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The Impact of Technological Innovations on Sports Betting in Colorado: A Primer
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Stegall: Dating apps are killing modern romance

Stegall%3A+Dating+apps+are+killing+modern+romance
Collegian | Rashida Obika

Editor’s Note: All opinion section content reflects the views of the individual author only and does not represent a stance taken by The Collegian or its editorial board.

On my 18th birthday, I downloaded Tinder in my dorm room, created a neon pink profile with all the excitement of a kid in a candy shop and got to swiping. And at around 10 p.m. on my 20th birthday, I stared myself in the face in the dirty mirror of a bar bathroom and swore to whatever powers that be that I would never download Tinder again. True story. There are witnesses, unfortunately, to both.

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I’m willing to bet that most of us who have been single at any point in our college careers have had a moment like this. Maybe, like in my case, it’s swearing off dating apps. Maybe it’s not hooking up with people we meet at parties. Maybe it’s not hooking up with anyone, period.

But in the age of internet-fueled hookup culture, how realistic are these promises? Is it possible to be a romantic when, arguably, romance within our society is waning? On the macro level, this point of view is quite bleak. But within the collegiate ecosystem, at least, I’m willing to die on this hill.  

Beyond dating apps, however, we tend to treat people the same as if we were swiping but in real life.”

Dating apps are largely to blame for this phenomenon, especially on college campuses, where many dating apps, such as Tinder and Bumble, actively advertise to a closed-off community full of brand-new adults with an insatiable craving for a good time. I once got a free coffee for showing a screenshot of my Bumble profile.

The mechanism of these one-size-fits-all apps has, in the opinion of this author, created a disconnect in the brain’s need for human connection. We can pluck a stranger out of thin air with incredibly selective — and not necessarily true — information to match our criteria for a life partner, and we don’t process that they exist beyond the pixels under our fingertips.

Height, star sign, hometown, Spotify most-played tracks, ideal first date, a picture of your dog. With this information come prepackaged responses that require little to no creativity or effort to get to know the person — “What’s the dog’s name?” is a common favorite. Not to get all hippy-dippy, but how are you supposed to choose someone to form a connection with if there’s no vibe to read?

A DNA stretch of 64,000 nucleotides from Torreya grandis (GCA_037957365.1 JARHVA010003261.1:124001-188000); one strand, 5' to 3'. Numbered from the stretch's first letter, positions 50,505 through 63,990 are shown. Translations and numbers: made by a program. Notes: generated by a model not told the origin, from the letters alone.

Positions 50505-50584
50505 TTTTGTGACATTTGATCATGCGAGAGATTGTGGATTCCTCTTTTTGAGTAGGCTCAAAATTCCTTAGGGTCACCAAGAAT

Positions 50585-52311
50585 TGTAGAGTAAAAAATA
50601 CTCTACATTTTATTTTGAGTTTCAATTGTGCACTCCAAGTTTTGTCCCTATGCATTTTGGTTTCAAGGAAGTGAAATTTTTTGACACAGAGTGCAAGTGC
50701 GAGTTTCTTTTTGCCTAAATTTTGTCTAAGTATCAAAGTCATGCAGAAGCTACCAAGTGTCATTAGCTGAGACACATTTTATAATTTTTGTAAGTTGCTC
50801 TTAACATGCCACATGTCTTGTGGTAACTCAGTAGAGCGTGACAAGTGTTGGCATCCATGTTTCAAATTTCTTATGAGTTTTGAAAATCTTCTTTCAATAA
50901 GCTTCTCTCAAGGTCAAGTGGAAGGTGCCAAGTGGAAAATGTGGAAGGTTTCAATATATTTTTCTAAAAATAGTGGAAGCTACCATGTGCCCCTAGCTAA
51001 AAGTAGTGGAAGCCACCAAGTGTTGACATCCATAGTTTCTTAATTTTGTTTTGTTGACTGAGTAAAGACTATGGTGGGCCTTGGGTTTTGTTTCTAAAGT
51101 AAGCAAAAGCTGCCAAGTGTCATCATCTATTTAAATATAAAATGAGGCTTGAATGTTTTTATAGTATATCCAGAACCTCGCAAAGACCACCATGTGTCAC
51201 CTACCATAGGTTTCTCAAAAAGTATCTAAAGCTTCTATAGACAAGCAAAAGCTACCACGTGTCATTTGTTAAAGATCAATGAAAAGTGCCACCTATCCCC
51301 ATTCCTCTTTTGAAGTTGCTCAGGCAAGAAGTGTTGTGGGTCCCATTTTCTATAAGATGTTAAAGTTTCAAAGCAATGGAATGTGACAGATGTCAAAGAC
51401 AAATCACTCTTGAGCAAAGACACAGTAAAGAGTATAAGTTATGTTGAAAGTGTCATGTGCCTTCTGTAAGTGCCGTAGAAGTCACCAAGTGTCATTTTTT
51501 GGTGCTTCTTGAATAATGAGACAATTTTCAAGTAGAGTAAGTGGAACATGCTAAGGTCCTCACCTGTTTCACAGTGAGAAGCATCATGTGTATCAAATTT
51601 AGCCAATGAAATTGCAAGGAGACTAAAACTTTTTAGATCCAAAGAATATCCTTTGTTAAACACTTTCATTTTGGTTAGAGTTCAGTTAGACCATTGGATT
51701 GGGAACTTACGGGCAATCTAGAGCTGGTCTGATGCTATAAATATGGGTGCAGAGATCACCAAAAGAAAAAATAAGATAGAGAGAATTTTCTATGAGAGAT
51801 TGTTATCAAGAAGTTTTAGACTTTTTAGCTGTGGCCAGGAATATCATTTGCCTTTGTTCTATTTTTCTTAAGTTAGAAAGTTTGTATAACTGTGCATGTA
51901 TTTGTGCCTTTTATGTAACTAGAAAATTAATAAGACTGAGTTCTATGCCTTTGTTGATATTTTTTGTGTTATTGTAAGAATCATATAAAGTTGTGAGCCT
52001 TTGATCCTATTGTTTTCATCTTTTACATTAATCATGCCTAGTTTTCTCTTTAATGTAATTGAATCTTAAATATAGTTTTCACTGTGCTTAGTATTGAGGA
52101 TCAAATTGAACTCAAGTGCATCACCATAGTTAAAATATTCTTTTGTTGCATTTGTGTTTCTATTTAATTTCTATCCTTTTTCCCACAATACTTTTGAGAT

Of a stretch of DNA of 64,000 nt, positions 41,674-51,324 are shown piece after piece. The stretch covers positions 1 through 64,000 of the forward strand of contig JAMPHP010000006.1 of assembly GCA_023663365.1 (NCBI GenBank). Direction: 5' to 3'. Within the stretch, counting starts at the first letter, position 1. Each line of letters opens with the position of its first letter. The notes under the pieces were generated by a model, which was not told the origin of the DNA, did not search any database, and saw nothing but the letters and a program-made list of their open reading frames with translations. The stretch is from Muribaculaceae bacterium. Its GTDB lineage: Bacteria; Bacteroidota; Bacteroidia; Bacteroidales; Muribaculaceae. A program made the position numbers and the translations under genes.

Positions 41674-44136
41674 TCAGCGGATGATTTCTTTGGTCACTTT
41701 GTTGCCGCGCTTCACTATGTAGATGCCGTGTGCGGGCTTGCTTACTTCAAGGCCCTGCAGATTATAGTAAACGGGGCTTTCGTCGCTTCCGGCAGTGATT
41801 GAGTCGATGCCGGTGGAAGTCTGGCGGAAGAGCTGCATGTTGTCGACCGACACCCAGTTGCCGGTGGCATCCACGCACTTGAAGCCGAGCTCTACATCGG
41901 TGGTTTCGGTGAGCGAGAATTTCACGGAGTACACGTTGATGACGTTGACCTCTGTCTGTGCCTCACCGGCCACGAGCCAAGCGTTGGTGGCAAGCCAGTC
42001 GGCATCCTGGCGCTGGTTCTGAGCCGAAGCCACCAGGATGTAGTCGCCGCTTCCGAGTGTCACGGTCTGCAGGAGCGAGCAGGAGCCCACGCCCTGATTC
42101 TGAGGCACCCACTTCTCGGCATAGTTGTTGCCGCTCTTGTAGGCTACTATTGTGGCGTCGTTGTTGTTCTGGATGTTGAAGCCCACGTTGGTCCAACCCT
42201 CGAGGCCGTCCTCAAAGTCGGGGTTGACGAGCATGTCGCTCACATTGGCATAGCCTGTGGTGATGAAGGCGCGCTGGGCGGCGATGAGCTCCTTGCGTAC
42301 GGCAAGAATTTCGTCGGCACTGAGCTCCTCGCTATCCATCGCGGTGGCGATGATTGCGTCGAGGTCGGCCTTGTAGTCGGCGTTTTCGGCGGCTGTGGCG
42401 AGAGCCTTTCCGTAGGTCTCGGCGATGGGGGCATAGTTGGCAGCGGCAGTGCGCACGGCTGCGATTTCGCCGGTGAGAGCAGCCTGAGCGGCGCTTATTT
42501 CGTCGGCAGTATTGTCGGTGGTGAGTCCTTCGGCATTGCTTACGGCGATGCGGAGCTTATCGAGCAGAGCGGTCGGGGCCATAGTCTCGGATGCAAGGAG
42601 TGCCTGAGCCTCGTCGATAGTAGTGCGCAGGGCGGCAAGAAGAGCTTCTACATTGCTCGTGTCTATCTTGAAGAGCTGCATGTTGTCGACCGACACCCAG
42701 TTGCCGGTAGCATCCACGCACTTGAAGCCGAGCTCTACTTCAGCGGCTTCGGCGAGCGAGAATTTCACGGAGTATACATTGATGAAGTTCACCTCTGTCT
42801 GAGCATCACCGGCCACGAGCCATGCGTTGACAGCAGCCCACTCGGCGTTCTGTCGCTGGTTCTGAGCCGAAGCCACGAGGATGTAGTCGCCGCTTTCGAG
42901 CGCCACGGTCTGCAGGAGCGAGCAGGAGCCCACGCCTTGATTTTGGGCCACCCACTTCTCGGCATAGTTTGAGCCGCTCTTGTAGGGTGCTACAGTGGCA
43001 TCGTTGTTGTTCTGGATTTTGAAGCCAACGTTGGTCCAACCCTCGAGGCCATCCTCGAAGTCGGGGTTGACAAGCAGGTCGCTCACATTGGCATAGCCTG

Touch-screen smartphones have created a world in which we no longer need to physically bear witness to someone else to decide we like them; in fact, “cold calling” — calling someone without texting to ask if you can call first — is generally frowned upon. According to CBS, 90% of Generation Z’s members, as polled in Australia, have phone anxiety.

With the inability to even speak to one another and a progressive lack of third spaces present in society, how else are we supposed to meet each other than swiping right? And when you swipe right on someone who, realistically, your brain hasn’t processed as a person but rather as a character on your phone screen, how are we supposed to connect on a level deeper than the surface? 

I know I sound jaded. And I am. I’ll admit to that. Plus, I know I also am about to sound like a prude. But that I am not. So bear with me.

Beyond dating apps, however, we tend to treat people the same as if we were swiping but in real life. There’s a lack of ability to socialize beyond the skin-deep facts and asking if someone wants to hook up. If you do, that could become a situationship. If you don’t, more often than not, there’s no further conversation. Now, hookup culture is no longer new, per se, but it certainly has been exacerbated by the presence of the internet in our daily lives.  

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Now listen — I’m all for hooking up. Sex is healthy and fun and should be able to exist freely. But we live in a world wherein sex is the basis and often the extent of virtually all relationships, even those that progress beyond a situationship, and that is not healthy. To view other humans as a means to an end, essentially, is rather scary, especially when that’s the expectation for many college relationships nowadays.  

To round out this traitor-to-my-generation diatribe, I would propose that all of us, myself included, take a break from our phones and search for connection beyond our pocket supercomputers and superficial hookups. To view one another as well-rounded human beings rather than dating app profiles is crucial to our development as the upcoming generation.  

Reach Hailee Stegall at letters@collegian.com or on Twitter @stegallbagel.

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